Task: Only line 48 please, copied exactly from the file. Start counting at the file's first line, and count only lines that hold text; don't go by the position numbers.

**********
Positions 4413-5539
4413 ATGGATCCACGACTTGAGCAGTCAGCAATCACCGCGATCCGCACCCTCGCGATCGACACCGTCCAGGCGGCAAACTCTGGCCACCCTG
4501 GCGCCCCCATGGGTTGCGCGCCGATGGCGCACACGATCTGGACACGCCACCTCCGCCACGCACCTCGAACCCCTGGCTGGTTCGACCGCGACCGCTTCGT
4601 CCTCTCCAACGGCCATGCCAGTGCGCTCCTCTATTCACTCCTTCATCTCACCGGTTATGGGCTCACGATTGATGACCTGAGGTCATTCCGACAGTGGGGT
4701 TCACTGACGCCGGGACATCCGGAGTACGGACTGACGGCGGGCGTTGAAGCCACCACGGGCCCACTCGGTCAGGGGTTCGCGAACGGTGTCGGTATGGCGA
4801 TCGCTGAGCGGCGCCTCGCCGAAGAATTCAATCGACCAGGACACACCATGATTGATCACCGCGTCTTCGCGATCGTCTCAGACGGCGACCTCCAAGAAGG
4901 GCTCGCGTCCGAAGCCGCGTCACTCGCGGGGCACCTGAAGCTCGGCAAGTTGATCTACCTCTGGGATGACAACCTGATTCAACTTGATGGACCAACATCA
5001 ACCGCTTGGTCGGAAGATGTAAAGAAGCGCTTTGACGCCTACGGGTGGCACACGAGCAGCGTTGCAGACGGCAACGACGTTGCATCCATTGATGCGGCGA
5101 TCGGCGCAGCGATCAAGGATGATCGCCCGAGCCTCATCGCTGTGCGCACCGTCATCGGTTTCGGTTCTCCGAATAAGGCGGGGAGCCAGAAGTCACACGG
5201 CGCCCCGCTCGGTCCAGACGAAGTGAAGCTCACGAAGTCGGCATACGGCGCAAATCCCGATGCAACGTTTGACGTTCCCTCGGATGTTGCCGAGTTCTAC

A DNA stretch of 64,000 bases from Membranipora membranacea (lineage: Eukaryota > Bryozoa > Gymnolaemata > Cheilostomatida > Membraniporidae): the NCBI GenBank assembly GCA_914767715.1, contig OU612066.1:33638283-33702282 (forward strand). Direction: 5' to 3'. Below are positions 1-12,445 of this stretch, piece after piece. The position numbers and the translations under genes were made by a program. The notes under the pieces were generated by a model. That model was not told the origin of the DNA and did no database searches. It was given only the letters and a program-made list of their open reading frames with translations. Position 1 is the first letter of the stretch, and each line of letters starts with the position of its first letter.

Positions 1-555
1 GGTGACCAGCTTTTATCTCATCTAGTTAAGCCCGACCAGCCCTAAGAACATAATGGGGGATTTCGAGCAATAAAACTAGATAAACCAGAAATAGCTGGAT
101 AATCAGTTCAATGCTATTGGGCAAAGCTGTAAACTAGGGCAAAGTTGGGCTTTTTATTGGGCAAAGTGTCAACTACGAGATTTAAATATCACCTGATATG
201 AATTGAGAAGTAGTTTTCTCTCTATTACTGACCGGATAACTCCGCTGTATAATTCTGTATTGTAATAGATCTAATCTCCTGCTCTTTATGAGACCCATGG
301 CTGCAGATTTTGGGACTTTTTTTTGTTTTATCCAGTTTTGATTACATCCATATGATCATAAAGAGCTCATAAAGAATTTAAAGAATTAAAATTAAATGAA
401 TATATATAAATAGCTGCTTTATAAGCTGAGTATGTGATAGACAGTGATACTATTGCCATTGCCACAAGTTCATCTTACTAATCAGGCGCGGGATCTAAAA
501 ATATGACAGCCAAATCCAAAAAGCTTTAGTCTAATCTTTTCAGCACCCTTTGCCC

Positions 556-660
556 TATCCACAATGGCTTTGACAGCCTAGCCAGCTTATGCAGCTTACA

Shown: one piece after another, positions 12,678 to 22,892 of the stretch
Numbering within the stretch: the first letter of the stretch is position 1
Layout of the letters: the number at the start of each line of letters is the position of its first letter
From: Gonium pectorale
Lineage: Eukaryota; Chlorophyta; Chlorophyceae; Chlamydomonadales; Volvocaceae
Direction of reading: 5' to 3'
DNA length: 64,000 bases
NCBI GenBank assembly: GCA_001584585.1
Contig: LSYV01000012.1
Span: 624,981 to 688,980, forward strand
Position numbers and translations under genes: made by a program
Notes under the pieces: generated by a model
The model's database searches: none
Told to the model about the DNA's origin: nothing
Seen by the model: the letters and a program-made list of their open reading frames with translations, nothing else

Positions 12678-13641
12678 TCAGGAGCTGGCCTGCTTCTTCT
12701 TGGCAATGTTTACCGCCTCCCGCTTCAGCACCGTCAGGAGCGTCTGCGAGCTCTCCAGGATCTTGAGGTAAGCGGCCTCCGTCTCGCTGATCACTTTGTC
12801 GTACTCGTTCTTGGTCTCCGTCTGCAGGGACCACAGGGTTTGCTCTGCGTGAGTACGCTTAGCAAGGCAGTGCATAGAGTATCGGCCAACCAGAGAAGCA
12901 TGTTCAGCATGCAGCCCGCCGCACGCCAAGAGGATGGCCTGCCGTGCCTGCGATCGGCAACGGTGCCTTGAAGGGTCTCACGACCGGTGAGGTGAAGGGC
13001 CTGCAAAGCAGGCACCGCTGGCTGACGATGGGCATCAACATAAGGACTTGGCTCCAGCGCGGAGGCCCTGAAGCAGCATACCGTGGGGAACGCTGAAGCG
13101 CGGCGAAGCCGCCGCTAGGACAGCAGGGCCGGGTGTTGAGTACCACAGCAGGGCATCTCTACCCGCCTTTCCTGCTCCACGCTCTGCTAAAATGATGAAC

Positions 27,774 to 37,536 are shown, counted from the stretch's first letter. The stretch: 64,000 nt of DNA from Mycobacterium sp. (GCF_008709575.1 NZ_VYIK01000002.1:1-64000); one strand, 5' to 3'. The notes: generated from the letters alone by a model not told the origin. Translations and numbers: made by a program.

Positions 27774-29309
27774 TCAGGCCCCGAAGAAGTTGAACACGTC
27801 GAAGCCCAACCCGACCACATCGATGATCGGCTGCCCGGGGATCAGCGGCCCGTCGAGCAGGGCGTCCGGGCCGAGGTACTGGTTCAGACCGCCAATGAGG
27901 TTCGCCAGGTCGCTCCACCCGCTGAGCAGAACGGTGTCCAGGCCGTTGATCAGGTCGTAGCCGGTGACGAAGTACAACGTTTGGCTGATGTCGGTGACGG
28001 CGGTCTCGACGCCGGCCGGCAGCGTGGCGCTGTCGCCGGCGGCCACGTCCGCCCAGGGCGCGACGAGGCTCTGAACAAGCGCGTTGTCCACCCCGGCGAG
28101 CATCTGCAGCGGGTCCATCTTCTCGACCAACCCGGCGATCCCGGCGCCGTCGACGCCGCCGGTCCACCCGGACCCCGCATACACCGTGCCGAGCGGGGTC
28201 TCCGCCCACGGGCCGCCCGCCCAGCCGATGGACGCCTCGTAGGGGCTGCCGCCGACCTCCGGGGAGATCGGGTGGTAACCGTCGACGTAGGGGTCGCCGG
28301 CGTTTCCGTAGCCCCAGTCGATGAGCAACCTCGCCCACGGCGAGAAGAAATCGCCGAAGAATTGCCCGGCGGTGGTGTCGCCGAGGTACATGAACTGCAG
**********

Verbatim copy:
28001 CGGTCTCGACGCCGGCCGGCAGCGTGGCGCTGTCGCCGGCGGCCACGTCCGCCCAGGGCGCGACGAGGCTCTGAACAAGCGCGTTGTCCACCCCGGCGAG